Abstract : ObjectiveThe aim of this study was to compare posterior tooth inclinations, occlusal force, and contact area of adults with different sagittal malocclusions.MethodsTransverse skeletal parameters and posterior tooth inclinations were evaluated using cone beam computed tomography images, and occlusal force as well as contact area were assessed using pressure-sensitive films in 124 normodivergent adults. A linear mixed model was used to cluster posterior teeth into maxillary premolar, maxillary molar, mandibular premolar, and mandibular molar groups. Differences among Class I, II, and III groups were compared using an analysis of variance test and least significant difference post-hoc test. Correlations of posterior dental inclinations to occlusal function were analyzed using Pearson's correlation analysis.ResultsIn male subjects, maxillary premolars and molars had the smallest inclinations in the Class II group while maxillary molars had the greatest inclinations in the Class III group. In female subjects, maxillary molars had the smallest inclinations in the Class II group, while maxillary premolars and molars had the greatest inclinations in the Class III group. Occlusal force and contact area were not significantly different among Class I, II, and III groups.ConclusionsPremolar and molar inclinations showed compensatory inclinations to overcome anteroposterior skeletal discrepancy in the Class II and III groups; however, their occlusal force and contact area were similar to those of Class I group. In subjects with normodivergent facial patterns, although posterior tooth inclinations may vary, difference in occlusal function may be clinically insignificant in adults with Class I, II, and III malocclusions.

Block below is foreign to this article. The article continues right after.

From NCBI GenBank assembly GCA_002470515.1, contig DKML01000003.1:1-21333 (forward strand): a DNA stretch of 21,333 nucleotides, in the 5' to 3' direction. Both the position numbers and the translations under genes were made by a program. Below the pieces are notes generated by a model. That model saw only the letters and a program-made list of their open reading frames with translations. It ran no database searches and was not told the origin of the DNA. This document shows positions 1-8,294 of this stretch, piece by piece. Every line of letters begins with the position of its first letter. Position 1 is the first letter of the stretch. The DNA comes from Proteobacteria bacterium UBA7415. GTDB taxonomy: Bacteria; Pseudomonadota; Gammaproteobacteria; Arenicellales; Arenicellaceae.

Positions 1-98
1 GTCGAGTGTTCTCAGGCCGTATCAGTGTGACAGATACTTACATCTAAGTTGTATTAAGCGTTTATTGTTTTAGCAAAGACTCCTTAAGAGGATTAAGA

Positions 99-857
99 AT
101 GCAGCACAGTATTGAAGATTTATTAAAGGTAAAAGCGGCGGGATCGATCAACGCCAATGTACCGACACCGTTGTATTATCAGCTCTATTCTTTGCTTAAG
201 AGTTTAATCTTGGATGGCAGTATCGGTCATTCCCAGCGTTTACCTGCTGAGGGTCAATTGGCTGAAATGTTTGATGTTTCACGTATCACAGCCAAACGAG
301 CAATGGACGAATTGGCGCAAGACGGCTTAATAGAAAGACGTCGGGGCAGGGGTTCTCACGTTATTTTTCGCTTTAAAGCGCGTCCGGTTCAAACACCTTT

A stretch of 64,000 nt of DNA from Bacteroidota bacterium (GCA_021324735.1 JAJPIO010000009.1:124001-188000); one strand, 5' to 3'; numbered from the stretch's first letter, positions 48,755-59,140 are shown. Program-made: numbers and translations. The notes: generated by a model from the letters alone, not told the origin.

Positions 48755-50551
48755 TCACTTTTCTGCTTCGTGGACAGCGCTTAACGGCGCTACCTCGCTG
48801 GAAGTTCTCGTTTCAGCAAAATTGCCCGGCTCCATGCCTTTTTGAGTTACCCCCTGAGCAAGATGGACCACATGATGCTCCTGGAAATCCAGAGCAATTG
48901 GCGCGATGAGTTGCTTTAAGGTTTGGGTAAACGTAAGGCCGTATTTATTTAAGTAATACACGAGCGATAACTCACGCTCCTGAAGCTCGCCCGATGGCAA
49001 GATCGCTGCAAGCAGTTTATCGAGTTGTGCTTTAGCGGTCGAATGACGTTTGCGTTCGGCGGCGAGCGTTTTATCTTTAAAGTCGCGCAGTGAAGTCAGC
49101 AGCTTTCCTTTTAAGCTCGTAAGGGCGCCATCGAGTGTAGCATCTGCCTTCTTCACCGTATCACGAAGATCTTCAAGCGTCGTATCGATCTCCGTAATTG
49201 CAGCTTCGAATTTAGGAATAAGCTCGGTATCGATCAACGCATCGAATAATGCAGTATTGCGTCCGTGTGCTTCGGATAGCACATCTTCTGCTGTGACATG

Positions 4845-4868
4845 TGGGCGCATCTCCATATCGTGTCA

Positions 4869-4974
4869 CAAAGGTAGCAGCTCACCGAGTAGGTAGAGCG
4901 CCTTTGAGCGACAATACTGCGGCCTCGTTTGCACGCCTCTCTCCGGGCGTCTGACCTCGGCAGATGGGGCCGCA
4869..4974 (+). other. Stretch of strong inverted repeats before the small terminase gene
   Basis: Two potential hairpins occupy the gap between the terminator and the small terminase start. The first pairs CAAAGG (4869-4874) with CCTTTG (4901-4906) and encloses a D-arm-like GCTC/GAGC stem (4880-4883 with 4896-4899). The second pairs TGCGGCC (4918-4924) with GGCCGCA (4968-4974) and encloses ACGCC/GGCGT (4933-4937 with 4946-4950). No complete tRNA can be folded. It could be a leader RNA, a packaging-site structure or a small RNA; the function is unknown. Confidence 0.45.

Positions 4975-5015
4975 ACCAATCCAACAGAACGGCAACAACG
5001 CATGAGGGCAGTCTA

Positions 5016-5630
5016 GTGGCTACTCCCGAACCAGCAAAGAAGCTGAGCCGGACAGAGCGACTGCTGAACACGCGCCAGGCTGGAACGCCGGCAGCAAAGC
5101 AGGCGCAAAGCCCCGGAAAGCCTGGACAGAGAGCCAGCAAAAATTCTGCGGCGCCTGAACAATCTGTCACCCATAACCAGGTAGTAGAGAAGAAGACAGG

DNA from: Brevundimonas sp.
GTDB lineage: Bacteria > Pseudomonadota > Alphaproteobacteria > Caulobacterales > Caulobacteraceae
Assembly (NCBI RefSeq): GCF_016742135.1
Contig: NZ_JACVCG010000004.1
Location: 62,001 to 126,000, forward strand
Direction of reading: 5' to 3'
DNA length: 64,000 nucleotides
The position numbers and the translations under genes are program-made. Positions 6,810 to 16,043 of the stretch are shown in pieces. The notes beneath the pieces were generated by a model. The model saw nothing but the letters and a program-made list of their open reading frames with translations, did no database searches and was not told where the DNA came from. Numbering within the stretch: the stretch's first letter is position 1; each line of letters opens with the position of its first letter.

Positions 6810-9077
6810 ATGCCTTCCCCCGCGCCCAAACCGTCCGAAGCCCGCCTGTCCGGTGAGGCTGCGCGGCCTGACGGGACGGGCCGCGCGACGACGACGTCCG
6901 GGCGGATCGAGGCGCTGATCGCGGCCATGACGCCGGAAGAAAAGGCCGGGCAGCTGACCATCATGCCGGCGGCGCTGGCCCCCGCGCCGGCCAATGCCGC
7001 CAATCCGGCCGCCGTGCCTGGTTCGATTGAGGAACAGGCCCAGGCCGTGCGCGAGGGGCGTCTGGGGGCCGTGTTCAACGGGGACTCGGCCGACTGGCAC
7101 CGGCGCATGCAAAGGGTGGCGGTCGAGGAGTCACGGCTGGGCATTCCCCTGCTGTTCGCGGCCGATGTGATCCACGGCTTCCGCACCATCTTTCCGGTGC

Abstract  
    • Original Article l 2020-05-25

      Estimation of the prevalence of malocclusion on the basis of nationwide oral health examinations of pre-adolescent and adolescent students during 2012–2017

      Mihee Hong , Hee-Moon Kyung, Hyo-Sang Park, Won-Jae Yu, Seung-Hak Baek

      Abstract : Objective: To investigate the prevalence of malocclusion with respect to grade, sex, and year among Korean pre-adolescent and adolescent students during 2012–2017. Methods: A total of 165,996 students (first grade [E1, 6–7 years of age], fourth grade [E4, 9–10 years], seventh grade [M1, 12–13 years], and tenth grade [H1, 15–16 years]) were selected by stratified sampling method and underwent the nationwide oral health examination performed by the Ministry of Education, Republic of Korea. The malocclusion assessments based on dentists’ judgments were “no malocclusion,” “needs orthodontic treatment (N-OTx),” and “under orthodontic treatment (U-OTx).” The sum of N-OTx and U-OTx cases was determined as the number of students with malocclusion. After analyzing the prevalence of malocclusion according to grade, sex, and year-by-year differences, Pearson correlation analyses and two-way analyses of variance were performed. Results: The prevalence of malocclusion was 18.7%, which increased with the grades (E1 [8.3%] < E4 [15.8%] < M1 [22.9%] < H1 [25.3%], p < 0.001). However, there was no significant difference in the prevalence of malocclusion in each grade group for the period (p > 0.05) without significant correlation (E1, ρ = 0.129; E4, ρ = –0.495; M1, ρ = 0.406; H1, ρ = –0.383; all p > 0.05). The prevalence of malocclusion within each grade group over the six-year period was more prominent in the female (p < 0.0001). Conclusions: Further studies are necessary to modify the malocclusion assessment method to account for specific types of malocclusion in pre-adolescent and adolescent students.

      Abstract  
    • Reader's Forum l 2020-05-25

      READER’S FORUM

      Seo-Rin Jeong, Hyein Kim
    • Case Report l 2020-07-25

      Camouflage treatment of posterior bite collapse in a patient with skeletal asymmetry by using posterior maxillary segmental osteotomy

      Haitham Badr , Soo-Yeon Lee, Hong-Sik Park, Joo-Young Ohe, Yoon-Goo Kang, Hyo-Won Ahn